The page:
This is the interim analysis on preliminary data from ongoing investigator-initiated, multicenter, interventional, prospective randomized trial. The interim main endpoint was overall complications within 30 days of the surgery; secondary endpoints were the concordance between the two primary endpoints of the RCT (chest tube duration and length of hospital stay).
The RCT protocol was published online (clinicaltrials.gov/ct2/show/study/NCT03536130. Briefly, three different staff surgeons from three Italian high-volume thoracic surgery units enrolled all adult patients scheduled for video assisted thoracic surgery (VATS) lobectomy for both malignant and benign disease. All patients signed and dated an Italian-written informed consent form approved from ethical committees of the three hospitals. Individual randomization, stratified by centers, was performed with a 1:1 allocation to the intervention (Digital group) and control groups (Traditional group); the nature of the intervention did not allow blind randomization. At the end of surgery, a 28 Ch chest tube was connected to a digital device (Drentech™ Palm Evo system - Redax, Fig. 1) or traditional water-seal drain system. Chest tube was removed when chest X-rays show a complete lung expansion and there was no detectable air leak on traditional devices or when airflow is lower than 20 ml/min for at least 8 h on digital ones. In addition, daily fluid drainage should be less than 300 ml. When air leaks exceed 7 days they are considered “prolonged”. The sample size of the RCT is 382 patients (191 per group); the calculation was based on the two co-primary outcomes: duration of chest drain and length of hospital stay. The trial protocol was previously published meticulously detailing the study procedure . We planned the interim analysis when half of the patients have been randomised and completed the study.
In this interim analysis, safety was measured by complication rates; complications were defined according the Common Terminology Criteria for Adverse Events v4.03 and they were recorded when classified as grade 2 or greater. The concordance between co-primary outcomes was measured by difference between hospital stay and chest tube duration (days). Benefit and futility were estimated by comparing the duration of drainage between the two groups (days).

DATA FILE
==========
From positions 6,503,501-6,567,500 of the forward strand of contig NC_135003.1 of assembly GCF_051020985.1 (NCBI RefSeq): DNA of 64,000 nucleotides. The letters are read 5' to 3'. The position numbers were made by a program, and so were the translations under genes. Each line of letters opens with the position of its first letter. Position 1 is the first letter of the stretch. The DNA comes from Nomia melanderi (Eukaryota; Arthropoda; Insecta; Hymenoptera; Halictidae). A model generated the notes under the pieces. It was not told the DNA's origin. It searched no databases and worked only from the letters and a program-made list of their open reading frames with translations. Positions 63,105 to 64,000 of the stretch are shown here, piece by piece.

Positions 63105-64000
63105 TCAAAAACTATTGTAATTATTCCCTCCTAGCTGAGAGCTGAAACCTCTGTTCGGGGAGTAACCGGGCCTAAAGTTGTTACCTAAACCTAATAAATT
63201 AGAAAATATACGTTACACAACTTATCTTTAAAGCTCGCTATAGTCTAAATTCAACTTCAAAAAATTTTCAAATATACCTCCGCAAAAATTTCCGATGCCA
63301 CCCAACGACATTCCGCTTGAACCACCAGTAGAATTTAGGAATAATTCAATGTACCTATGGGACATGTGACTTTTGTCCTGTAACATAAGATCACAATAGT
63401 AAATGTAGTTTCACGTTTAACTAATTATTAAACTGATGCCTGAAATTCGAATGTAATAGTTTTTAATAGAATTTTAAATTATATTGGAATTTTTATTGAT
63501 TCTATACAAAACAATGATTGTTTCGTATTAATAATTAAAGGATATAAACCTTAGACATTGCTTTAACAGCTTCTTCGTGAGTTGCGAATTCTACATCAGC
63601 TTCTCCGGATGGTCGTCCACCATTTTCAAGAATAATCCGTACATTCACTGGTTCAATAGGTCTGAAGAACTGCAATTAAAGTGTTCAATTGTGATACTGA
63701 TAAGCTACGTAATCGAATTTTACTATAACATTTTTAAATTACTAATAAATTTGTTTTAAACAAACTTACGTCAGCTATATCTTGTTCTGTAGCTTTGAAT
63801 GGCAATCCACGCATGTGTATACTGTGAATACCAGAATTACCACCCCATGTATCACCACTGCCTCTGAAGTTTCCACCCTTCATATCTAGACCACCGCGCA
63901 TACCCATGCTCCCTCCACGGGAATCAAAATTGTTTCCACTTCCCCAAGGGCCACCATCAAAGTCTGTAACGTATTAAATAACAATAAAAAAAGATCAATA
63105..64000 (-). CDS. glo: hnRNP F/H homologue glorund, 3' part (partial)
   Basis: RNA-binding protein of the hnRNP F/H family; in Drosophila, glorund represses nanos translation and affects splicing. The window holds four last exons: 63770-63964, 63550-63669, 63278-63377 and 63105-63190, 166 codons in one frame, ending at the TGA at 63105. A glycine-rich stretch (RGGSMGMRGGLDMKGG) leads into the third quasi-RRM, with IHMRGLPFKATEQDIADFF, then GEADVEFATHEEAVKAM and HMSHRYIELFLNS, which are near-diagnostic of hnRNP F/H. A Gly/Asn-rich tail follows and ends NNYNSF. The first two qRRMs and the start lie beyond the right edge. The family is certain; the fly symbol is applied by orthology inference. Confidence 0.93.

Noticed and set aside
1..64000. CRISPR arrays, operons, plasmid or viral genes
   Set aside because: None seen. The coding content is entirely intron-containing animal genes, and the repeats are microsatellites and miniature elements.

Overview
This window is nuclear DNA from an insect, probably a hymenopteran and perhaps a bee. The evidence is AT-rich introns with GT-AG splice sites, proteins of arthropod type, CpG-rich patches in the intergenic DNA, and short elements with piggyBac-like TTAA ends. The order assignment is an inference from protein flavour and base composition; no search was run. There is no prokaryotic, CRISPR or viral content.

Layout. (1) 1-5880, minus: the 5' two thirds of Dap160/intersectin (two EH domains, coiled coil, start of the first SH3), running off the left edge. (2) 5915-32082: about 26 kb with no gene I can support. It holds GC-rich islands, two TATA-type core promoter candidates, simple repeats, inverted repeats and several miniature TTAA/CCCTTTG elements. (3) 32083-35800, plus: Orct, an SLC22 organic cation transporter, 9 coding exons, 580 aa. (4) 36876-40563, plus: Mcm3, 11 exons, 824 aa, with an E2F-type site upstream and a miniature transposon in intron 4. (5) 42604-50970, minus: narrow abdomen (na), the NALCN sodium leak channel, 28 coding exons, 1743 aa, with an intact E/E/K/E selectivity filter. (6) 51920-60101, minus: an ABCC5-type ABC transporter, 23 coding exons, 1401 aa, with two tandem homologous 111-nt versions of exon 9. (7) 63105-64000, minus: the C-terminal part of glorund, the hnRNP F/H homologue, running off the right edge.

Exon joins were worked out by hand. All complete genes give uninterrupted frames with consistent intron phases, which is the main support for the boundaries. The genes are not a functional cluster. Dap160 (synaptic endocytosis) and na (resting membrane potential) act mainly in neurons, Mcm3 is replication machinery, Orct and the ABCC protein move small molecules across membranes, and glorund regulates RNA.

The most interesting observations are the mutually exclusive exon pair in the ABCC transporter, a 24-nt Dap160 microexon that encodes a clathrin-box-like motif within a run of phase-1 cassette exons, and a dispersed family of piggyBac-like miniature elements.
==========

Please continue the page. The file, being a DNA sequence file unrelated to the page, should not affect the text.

The study adheres to CONSORT guidelines, and a completed CONSORT checklist is available as Supplementary Material.
Data are presented as mean and standard deviation (SD). Categorical variables are shown as absolute frequencies and percentages. Student’s T and χ2 tests were performed as appropriate. The normality assumption was assessed by visual inspection of histogram and Q-Q plot. We used the absolute standardized mean difference (ASMD) to evaluate covariance balance between study groups; a value equal or less than 0.20 was considered as a small effect size. The Poisson regression was performed. The 95% Wald confidence intervals were computed. Two-sided p-value was considered statistically significant when < 0.05. All analyses were carried out using R version 3.2.2 software .
Three-hundred and seventeen patients who potentially met the inclusion criteria underwent lung resection between April 2017 and November 2018. CONSORT flow diagram summarizes patients’ recruitment (Fig. 2); finally, 209 patients were included in the current interim analysis: 94 assigned to Digital group and 115 to Traditional group. Table 1 shows preoperative and intraoperative patients characteristics; the comparison of the two groups with the ASMD did not overstep the value of 0.20 for any of the characteristics showing a substantial balance of the covariates. The overall postoperative complications were 35 (16.8%) including prolonged air leak (1.9%); Table 2 shows the results distributed per group; none of the described complications could be correlated with the drainage devices. Mean chest tube duration was 3.6 days (SD = 1.8); there were no statistically significant differences between groups: difference of means was − 0.33 days (95% CI: − 0.83 to − 0.018; p = 0.203). The overall difference between hospital stay and chest tube duration was 1.4 days (SD = 1.4).
The mean duration of chest tube drainage in patients with POD1 air leaks was 4.4 days (SD = 1.8 days) and 5.1 days (SD = 1.9 Days) in Digital group and Traditional group respectively (p = 0.175).